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How to Prepare for Bankruptcy

So far, through September of 2021, some 14,662 Texans have filed for bankruptcy protection. Most of these people chose the Chapter 7 liquidation route, 9,507 or 64 percent of them, while the remainder mostly opted for a Chapter 13 reorganization/repayment plan, or 4,441 at 30 percent. The last 5 percent, because of total income or assets exceeding the requirements for the other two chapters, were forced to use Chapter 11, representing 687 filers.Asian woman pressing 2 hands on forehead with feeling stress, unhappy, worry and watching to receipt.

The word bankruptcy strikes fear in the hearts of most people. It seems to represent both failure and the loss of everything they’ve worked for their entire lives, but what it really represents is a fresh start. As for losing everything, with Texas’s generous bankruptcy exemptions, you can generally keep your home, your cars, and your essential belongings.

Want to get those harassing collection calls, texts, emails, and knocks on the door to stop? Bankruptcy will silence your creditors while you work out the arrangements for discharging your debt load.

If you’re in Amarillo, Texas, or in the Texas panhandle and are facing overwhelming debt that you can’t manage, contact me at the Swindell Law Firm. I have been helping people like you for more than 40 years to make a fresh start by utilizing the bankruptcy code in the way it was intended – to help you obtain financial wellness and restore your peace of mind.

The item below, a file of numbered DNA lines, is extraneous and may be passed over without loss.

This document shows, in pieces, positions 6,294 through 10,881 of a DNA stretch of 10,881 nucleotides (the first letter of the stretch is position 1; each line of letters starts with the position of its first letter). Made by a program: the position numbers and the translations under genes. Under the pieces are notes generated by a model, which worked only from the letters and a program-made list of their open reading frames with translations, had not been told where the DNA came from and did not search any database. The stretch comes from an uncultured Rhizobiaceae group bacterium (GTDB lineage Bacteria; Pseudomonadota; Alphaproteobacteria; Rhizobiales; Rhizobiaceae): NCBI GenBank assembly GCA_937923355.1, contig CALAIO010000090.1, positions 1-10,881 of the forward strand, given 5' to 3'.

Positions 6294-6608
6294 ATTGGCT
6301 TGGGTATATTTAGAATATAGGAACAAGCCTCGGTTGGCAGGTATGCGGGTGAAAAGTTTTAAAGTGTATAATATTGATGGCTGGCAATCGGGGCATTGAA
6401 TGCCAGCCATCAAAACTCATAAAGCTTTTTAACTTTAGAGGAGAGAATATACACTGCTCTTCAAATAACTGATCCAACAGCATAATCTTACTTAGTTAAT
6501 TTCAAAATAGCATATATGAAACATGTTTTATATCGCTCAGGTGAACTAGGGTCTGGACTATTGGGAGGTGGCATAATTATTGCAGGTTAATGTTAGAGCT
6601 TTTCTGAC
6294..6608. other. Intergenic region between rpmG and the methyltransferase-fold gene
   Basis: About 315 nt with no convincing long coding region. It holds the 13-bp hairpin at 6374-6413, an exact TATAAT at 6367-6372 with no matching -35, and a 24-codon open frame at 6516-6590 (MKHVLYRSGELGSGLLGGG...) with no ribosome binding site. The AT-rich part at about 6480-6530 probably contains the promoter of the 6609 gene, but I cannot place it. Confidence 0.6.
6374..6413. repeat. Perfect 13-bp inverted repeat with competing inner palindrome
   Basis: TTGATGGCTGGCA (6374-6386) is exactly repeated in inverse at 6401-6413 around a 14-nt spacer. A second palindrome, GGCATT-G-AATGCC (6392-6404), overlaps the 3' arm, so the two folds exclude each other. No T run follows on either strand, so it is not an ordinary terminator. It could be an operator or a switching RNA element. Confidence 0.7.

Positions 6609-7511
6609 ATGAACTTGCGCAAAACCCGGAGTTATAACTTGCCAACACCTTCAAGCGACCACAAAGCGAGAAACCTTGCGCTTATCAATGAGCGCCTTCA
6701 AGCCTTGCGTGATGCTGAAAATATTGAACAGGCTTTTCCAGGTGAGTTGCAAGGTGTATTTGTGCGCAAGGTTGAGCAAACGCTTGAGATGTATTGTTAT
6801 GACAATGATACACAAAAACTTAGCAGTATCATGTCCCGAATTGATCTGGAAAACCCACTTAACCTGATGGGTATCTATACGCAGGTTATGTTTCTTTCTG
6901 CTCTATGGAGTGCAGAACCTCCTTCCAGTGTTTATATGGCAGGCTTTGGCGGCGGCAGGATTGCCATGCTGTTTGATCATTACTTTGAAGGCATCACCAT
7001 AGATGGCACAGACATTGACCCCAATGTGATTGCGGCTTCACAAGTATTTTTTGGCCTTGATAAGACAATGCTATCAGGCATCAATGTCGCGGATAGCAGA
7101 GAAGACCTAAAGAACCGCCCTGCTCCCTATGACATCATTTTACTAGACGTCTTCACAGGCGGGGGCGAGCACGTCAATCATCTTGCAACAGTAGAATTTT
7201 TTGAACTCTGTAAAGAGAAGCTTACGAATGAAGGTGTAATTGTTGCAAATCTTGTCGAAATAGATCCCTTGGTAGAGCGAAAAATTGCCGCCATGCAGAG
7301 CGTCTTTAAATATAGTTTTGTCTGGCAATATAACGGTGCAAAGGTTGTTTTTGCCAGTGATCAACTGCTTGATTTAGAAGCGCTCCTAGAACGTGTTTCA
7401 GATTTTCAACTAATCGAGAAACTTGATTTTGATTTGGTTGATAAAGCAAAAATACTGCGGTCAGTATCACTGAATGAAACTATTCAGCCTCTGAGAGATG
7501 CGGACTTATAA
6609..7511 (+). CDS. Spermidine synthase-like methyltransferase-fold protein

I proudly serve clients in the entire Texas panhandle, including Borger, Pampa, Hereford, and Dumas.

What Bankruptcy Does

Bankruptcy allows two main options to clear away your dischargeable debt – either by using your disposable income to consolidate your bills and pay them off over a three- to five-year period (Chapter 13), or by discharging your debt without a payment plan (Chapter 7).

In either route, Texas’s bankruptcy code allows you to exempt your home of almost any value so long as you are current with your mortgage payments. If you are in arrears in your mortgage, under Chapter 13 you can include your past-due amount in the repayment plan you submit. Texas state exemptions also allow you to retain a vehicle for each licensed and driving member of the household, though you have to continue making payments.

What is beneficial about both options is that they come with what is called an “automatic stay,” by which the court orders creditors and collectors to cease contacting you under penalty of sanctions. The stay also stops any foreclosure or repossession efforts, though secured creditors can file to move ahead if you show no effort at catching up on past-due payments.

Preparing for Bankruptcy

When we meet, we can discuss your personal situation and determine whether a Chapter 13 repayment plan or a Chapter 7 is your best choice. Meanwhile, as you prepare to file for bankruptcy protection, there are various practical and legal steps you should take.

Certain debts are not dischargeable under any code of the bankruptcy law. Most student loans, spousal and child support payments, and taxes will remain as is So, you want to make sure you keep current with those obligations, certainly taxes.